Also, as a Christian, I can't help but note that as we turn away from God and towards sexual immorality and abortion, our economy starts to head the same direction as our morals (with a little bit of lead time to allow for repentance). It makes me wonder if any economic recovery can happen without us forsaking abortion and our embrace of fornication and homosexuality.

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#4) On March 03, 2009 at 10:45 AM, Bupp (27.99) wrote:


 do you think that the standard of living in ancient Rome is higher than it is today in Italy?

How about ancient Egypt vs. Egypt today?

Or even Persian countries vs. Middle Eastern countries today.

How about Aztec/Mayan vs. Mexico/South American countries today.


Political change and economic change are two very different things, progress does continue.


Unless you are worried that another civilization is going to come to the US and physically take your assets?


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#5) On March 03, 2009 at 11:08 AM, Hudarios (< 20) wrote:

Well said, indeed. I think certain aspects of the U.S. economy have been stuck in unsustainable one-way trends that will eventually reach critical thresholds. For instance, social programs (Social Security, Welfare, Medicare, Medicaid, etc.) have grown from 9% of the federal budget in 1950 to 58% in 2007, with no end in sight. This trend will eventually result in the entire economy being devoted to providing health care and retirement checks, or it will break down painfully and violently at some point. My money is on the latter.

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#6) On March 03, 2009 at 11:21 AM, FleaBagger (27.41) wrote:

First, if you were an ancient Aztec, and you and your children were killed by Spaniards, you would not see the benefit of the increased standard of living. Also, this website is primarily concerned with investment opportunities. Let's look at another example.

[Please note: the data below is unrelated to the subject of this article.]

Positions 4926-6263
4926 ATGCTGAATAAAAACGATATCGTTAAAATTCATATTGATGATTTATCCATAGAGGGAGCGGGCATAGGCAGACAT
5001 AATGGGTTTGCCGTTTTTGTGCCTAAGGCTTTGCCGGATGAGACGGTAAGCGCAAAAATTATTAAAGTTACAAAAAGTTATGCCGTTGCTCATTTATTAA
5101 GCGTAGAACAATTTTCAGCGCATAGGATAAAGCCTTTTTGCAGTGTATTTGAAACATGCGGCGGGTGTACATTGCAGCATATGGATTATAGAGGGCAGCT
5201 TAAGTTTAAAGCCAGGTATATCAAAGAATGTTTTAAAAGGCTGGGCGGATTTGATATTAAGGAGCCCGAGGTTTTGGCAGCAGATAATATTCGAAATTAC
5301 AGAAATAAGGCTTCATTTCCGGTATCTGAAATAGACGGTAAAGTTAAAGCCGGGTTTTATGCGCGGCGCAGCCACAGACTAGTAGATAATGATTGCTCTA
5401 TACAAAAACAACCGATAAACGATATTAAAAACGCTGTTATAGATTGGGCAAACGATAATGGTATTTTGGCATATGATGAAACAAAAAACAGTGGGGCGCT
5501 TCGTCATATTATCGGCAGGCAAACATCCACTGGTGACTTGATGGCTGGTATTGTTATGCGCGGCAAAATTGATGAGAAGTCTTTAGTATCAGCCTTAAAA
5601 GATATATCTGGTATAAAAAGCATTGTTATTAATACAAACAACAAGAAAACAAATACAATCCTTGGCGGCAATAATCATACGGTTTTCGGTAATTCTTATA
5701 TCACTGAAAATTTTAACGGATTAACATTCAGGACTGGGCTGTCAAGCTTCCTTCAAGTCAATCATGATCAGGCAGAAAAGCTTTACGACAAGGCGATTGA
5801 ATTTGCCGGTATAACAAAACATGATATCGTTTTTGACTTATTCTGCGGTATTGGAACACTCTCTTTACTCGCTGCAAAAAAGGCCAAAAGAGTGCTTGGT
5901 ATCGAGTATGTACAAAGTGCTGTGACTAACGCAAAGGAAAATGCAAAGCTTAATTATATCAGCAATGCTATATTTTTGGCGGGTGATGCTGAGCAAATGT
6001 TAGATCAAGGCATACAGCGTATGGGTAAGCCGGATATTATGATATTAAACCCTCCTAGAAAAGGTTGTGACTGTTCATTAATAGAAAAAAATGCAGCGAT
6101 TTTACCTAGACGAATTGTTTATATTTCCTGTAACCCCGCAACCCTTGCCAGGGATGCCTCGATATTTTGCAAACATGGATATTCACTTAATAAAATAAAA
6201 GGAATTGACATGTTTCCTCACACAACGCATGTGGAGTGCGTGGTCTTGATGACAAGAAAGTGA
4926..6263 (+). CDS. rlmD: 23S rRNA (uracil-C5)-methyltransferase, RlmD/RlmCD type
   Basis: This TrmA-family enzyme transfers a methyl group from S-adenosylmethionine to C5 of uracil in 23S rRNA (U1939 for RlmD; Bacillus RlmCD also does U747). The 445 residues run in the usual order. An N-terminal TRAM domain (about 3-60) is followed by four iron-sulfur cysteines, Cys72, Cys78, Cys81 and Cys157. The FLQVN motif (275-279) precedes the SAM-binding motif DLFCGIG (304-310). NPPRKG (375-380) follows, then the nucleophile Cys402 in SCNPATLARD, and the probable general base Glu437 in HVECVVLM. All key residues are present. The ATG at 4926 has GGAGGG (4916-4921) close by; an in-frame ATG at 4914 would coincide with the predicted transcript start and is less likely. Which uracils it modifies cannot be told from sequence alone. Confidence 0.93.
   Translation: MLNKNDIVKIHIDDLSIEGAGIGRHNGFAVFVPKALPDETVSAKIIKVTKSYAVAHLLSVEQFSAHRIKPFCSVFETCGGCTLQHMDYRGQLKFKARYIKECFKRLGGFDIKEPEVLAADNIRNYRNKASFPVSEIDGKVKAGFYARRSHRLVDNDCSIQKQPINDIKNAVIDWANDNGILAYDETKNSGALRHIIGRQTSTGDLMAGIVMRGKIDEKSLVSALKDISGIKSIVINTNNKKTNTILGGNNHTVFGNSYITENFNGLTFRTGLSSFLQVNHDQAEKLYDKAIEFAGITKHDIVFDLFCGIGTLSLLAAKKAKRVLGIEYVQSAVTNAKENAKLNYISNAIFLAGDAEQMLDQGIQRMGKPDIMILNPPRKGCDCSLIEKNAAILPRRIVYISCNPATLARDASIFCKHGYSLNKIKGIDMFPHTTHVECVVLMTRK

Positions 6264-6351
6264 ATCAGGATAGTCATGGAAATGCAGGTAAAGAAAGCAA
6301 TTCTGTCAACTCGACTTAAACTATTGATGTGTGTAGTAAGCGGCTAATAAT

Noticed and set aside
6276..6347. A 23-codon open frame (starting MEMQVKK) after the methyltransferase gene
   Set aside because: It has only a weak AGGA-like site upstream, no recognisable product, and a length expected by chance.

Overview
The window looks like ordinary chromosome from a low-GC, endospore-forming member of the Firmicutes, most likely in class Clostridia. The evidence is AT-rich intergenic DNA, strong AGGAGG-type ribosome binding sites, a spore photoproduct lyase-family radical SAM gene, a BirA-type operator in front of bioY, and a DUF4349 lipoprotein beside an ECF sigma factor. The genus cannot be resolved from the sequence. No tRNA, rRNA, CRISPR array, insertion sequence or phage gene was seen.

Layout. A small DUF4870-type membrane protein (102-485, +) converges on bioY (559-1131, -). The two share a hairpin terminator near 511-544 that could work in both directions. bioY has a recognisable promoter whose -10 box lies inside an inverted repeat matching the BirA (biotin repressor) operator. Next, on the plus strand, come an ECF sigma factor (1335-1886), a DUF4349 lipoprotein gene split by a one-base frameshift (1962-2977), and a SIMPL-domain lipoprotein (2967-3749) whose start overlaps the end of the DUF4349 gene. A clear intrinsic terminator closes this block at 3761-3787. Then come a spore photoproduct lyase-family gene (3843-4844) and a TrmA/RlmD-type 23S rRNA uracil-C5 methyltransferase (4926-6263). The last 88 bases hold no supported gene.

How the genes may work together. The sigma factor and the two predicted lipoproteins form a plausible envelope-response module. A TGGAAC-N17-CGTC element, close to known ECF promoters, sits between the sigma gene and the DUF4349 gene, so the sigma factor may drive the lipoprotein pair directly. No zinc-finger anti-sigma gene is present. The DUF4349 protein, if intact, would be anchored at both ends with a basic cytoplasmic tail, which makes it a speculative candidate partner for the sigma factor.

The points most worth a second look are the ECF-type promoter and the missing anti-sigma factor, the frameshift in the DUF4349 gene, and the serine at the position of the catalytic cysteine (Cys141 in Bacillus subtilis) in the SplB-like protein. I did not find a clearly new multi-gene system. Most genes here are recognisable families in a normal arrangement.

If you're in ancient Rome, let's say 235 A.D., and someone comes to you and says "These troubles will soon pass" and wants you to invest in his trading company that brings food from the farms to the city, luxuries from exotic locales to the cities, and pays in Roman currency. You do, with the magical insight that in 1,774 years, the people of Rome will have an unbelievably higher standard of living, making your investment safe.

But wait, the collapse of trade routes throughout the Empire and the hyperinflation of the currency devastates the other man's business, and your investment along with it. You and your descendants are still alive, but you will all become coloni, and later serfs, until finally a few of your descendants have cushy jobs in the bureacracy of Rome, Italy, a few of your descendants are on welfare, a few of your descendants recently gave up working to support their distant cousins in the first two categories, and a few of your descendants came to America a hundred or so years ago, where their great-grandchildren are now trying to decide whether or not to listen to Fleabagger (and Peter Schiff, and Eric Janszen, and Gary North, and Chris Barker, and Jim Rogers, and so forth) and look beyond the U.S. economy and invest only in things that justify their price, instead of blindly hoping that what has worked in the past (to varying degrees) will work forever on into the future.